Rue Bourbon was the original name of the street since it was designed and laid out in 1721, by French engineer Adrien de Pauger. He chose this name as an au mage to the French Royal Family ruling at the time. Nowadays, Bourbon Street has become one of the more recognizable streets in the country and is a popular party destination known around the world. More than 6,000,000 visitors come to check out Bourbon Street every year, looking to enjoy its many clubs, bars, and restaurants.
Bourbon Street over the last few centuries has been home to numerous jazz clubs, gentleman’s clubs, burlesque, and vaudeville performances – which has served as the modern day inspiration of a party atmosphere that the street is currently known for. These days, Bourbon Street offers more than the exotic striptease clubs and nightlife options; it is also home to many world class restaurants, upscale lounges, and numerous traditional jazz clubs.
The Big Easy is Party Central
The street itself is the attraction, offering a carnival of sights, sounds, and plenty of opportunities for food and drink. The city of New Orleans shuts down vehicle traffic on the street, which turns Bourbon Street into a pedestrian mall each evening, allowing the people to come down and let their hair down and to walk the strip unimpeded. New Orleans has an open-container law, which means that the patrons of Bourbon Street are allowed to or “encouraged” to roam the street with drinks in their hand. Beer in a “go-cup” makes it easy to walk the street with a popular late night drink. Other staple cocktails include the “Hand Grenade” and the “Hurricane.”
Each night the party starts at the intersection of Bourbon Street and Canal Street, where the street fills with dancers and brass bands. Bourbon Street extends down thirteen blocks to Esplanade Avenue, where it runs under an endless row of clubs, bars, and restaurants; beneath the beautiful cast-iron balconies.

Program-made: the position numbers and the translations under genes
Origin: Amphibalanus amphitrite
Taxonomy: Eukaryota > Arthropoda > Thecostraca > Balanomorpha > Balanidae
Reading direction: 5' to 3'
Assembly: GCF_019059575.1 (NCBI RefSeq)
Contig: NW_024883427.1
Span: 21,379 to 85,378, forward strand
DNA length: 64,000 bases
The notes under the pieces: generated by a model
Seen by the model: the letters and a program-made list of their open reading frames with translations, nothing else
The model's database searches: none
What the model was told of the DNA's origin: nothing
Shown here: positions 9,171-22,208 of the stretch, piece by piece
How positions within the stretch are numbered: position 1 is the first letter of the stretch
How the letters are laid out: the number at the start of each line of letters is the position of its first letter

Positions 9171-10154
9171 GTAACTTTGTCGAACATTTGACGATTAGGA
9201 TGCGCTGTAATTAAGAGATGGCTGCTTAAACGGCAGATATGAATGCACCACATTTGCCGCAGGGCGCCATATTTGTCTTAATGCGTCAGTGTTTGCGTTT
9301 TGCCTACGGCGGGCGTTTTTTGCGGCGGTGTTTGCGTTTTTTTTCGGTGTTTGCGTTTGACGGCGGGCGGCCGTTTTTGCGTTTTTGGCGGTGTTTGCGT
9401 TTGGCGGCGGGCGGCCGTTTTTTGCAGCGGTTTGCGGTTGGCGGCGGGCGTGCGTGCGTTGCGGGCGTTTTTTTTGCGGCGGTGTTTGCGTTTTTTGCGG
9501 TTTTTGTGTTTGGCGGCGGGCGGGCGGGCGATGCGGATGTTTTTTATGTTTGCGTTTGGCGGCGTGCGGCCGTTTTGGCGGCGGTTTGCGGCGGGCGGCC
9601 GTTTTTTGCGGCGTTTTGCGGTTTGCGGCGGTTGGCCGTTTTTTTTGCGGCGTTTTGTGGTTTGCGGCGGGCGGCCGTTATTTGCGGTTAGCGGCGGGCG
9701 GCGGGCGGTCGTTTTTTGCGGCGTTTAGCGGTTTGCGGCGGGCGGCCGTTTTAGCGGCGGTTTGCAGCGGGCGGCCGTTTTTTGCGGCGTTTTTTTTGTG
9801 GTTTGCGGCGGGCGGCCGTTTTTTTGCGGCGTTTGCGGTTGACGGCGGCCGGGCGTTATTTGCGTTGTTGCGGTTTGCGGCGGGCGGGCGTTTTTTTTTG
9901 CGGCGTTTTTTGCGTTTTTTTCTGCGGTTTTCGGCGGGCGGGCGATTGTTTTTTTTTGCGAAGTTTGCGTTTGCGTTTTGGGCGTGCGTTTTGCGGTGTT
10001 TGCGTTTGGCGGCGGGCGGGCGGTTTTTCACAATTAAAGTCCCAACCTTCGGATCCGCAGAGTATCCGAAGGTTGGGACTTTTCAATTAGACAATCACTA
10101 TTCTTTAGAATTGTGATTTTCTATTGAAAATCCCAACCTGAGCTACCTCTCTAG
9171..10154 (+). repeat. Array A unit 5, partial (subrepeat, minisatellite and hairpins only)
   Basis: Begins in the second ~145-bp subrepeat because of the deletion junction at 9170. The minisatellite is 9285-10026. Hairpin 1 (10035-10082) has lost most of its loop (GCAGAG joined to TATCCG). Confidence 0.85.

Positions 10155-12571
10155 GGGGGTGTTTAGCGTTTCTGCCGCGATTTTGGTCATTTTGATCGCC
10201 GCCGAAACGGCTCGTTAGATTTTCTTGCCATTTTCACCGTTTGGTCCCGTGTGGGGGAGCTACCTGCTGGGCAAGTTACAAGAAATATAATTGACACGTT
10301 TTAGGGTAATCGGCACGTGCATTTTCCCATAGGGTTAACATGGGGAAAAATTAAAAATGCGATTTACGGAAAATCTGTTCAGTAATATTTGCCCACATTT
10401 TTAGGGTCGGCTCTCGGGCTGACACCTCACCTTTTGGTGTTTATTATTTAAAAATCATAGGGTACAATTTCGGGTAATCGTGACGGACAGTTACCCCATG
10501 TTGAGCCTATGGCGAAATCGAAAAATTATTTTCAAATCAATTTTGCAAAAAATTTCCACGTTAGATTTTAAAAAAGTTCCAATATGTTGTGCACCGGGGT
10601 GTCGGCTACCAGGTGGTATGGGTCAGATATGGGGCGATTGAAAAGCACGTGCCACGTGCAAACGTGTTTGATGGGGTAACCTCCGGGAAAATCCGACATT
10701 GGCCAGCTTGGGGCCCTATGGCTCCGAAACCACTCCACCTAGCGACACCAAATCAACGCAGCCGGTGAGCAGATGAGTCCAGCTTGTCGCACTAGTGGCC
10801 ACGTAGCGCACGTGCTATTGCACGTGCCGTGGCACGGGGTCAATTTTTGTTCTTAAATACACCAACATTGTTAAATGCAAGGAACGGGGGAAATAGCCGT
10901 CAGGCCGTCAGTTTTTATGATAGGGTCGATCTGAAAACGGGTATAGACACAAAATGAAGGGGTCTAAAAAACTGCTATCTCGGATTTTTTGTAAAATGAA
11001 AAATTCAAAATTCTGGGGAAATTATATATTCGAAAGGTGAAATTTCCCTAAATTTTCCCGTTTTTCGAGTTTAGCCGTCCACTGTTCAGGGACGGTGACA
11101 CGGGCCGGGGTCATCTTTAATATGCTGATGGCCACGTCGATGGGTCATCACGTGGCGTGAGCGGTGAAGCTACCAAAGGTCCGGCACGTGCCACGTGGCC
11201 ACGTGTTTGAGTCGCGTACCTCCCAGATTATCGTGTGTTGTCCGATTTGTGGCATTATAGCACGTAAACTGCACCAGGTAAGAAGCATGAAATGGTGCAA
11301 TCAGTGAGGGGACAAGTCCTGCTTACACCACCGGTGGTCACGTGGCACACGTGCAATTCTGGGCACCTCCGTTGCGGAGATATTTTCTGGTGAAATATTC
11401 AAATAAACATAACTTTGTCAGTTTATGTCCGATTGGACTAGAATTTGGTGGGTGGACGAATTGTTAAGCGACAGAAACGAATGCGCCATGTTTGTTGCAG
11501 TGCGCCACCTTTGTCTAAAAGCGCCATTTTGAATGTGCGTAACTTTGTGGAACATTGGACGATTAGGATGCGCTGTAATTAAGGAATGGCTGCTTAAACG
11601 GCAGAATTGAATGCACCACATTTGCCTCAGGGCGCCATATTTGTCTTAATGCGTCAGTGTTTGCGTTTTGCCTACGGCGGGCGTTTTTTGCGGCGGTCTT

During the early spring’s Carnival season, many travelers come from all around to take in Mardi Gras, celebrating “Fat Tuesday” with the parties lasting throughout the day and night. This event features the traditional throwing and catching of beads from the famous Bourbon Street balconies as part of the festivities. Nowadays, these beads can be found on visitors as they sport their beaded treasures 365 days of the year.
Bachelorette Parties and More
Bourbon Street has become the mecca for those looking to have a good time, and has become a prime destination for events like bachelor and bachelorette parties. During the Southern Decadence Festival, which falls on Labour Day Weekend, Bourbon Street hosts many gay-friendly parties and festivals. Many of these festivals last the entire week.
With its famous laissez-faire attitude and lively party atmosphere, it is clear why Bourbon Street has become so popular. You are sure to find some excitement on Bourbon Street, so come on down and grab some beads; it’s Mardi Gras 365 days a year.